As Chief Merchandising & Product Officer at ethical fitness brand, Girlfriend Collective, Justine Liu is motivated by sustainability and creating comfortable activewear for all types of people. Whether you’re heading out for a run, errands, or are planning on lounging at home all day, Girlfriend Collective is stylish and supportive clothing made from recycled materials that will have you feeling comfy all day. A businesswoman and mother of two, Justine Liu has learned to juggle both her inspiring career and motherhood. We caught up with the eco-conscious mama to get a glimpse into her day-to-day world, and, of course, to get some hot tips about the most comfortable sweats to live life in.
I’ve been through pregnancy twice, and each time my body has changed in significant ways. It was more of a struggle the first time: I had to find new brands that fit my body — even after the pregnancy — and in many ways the switch away from the brands I loved felt like it was forcing me to change my aesthetic and identity. It was an incredibly alienating experience, in the midst of all the other changes that come with motherhood. I want our brand to be able to be there for our customers through all sorts of changes in their lives, especially body changes.
While it is important to think about actions that individuals and families can take (e.g. buying second hand, repurposing items for other uses to extend the life cycle of materials), the scale of the problem needs involvement from larger groups like companies and political entities. That’s why we’re proud to take action at a corporate level on behalf of our customers. Our ReGirlfriend recycling program turns used leggings and bras into reusable raw material for new leggings and bras. It’s a great option for our customers to participate in when they’re ready to move on from some Girlfriend clothing, instead of throwing old items in the trash!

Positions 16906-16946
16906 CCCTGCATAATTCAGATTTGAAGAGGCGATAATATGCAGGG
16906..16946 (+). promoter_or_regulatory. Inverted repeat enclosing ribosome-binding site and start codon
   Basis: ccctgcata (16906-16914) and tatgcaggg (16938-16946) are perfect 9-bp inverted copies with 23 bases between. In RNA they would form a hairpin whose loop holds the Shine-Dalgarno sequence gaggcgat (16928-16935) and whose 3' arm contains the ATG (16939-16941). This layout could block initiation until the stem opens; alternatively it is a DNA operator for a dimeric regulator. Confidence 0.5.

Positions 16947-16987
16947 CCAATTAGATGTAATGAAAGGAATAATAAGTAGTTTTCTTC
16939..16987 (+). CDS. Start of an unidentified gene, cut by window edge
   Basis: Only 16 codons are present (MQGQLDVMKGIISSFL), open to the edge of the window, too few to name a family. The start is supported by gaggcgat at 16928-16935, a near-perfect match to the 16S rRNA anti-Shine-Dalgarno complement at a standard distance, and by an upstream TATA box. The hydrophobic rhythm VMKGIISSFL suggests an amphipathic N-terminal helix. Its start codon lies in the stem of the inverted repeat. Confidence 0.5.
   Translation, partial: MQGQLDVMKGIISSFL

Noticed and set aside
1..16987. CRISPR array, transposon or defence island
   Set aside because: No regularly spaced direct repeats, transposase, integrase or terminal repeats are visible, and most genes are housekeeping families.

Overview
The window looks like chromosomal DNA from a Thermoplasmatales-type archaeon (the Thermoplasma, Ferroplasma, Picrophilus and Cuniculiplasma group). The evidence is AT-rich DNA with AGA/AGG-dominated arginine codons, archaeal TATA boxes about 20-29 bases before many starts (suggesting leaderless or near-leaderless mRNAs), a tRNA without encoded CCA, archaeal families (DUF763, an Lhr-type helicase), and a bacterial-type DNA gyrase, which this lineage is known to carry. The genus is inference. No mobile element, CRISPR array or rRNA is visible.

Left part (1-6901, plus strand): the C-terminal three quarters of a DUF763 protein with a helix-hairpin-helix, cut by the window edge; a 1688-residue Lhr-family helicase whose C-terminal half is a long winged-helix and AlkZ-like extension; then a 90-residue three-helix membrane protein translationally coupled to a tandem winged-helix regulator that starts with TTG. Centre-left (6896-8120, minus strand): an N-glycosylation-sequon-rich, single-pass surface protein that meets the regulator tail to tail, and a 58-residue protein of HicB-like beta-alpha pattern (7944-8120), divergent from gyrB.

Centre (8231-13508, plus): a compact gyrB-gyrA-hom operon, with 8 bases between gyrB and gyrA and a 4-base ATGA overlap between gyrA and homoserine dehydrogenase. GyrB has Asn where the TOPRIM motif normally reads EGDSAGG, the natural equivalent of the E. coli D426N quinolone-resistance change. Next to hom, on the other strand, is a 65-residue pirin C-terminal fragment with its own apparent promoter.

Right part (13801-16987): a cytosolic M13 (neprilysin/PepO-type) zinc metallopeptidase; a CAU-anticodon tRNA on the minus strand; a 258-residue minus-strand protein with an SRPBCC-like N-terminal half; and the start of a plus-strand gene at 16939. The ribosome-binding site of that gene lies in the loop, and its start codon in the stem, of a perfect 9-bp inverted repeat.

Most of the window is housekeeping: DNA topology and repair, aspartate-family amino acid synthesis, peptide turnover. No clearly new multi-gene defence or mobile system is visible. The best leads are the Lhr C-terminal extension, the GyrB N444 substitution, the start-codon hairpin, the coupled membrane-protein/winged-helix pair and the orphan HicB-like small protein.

This has been tricky in the midst of a pandemic, and my answer to this question has definitely changed over the years based on my own evolution as a working mother. For a good chunk of the pandemic, I’d say my approach was to try and manage everything all at once. I got really good at doing meetings juggling my newborn on my hip and monitoring my toddler over my shoulder. It’s done the trick for what has been an unusual time for all of us. I’ve also gone through phases where my approach is more of a defined balancing act where work takes priority over home sometimes, and in those instances I’m incredibly lucky to have an amazing partner to help me cover down on the home front. Other days, my family is my priority and I turn off my work Slack and block my calendar out. The very clear separation of the two worlds helps me be as present as possible for work and for my family, and helps me focus my energy in a productive way. Lately, coming out of this pandemic, I’ve landed somewhere in the middle. I am striving to keep my personal life as separate as possible from work, but hey, working from home does mean that my kids will still join me for the occasional meeting!
I’m still primarily working from home these days, so I would say I tend to wear the same thing around my family as I do for my zoom meetings. My go-to has been our ReSet collection or our 50/50 sweats. These keep me feeling comfy without making me feel like I’m wearing my pajamas around all day.
I’ve spent a lot of time thinking about this in the past few years. My number one priority as a mother is to help my kids explore, try different things, and ultimately figure out what brings them joy and self satisfaction. It’s important that they know I will love, support, and respect whatever they decide to do from a career perspective and that, at the end of the day, their job title doesn’t define their worth to me or to others. As the daughter of immigrants, I can now reflect and see that the pressure that was placed on me to be a doctor was just my parents’ way of trying to ensure they could secure a “safe” future for me. That said, one of the hardest things I’ve had to reprogram about my inner dialogue is that I am not defined by the goals my parents or others set for me. Some of my most rewarding moments have been where I’ve exceeded my own expectations and found true inner pride and satisfaction.
Therapy. It’s self-care and self-work that is gradual and takes time and effort, but has really helped me find a healthy perspective on things.
I’m not sure this is an original answer, but it’s been a joy to see the world through my children’s eyes and rediscover some of the wonder that can be hard to experience as an adult. Just the other day, my 4-year-old saw earthworms in a rain puddle and was completely fascinated — who’d have thought that watching, discussing, and learning about worms would occupy us for hours that afternoon?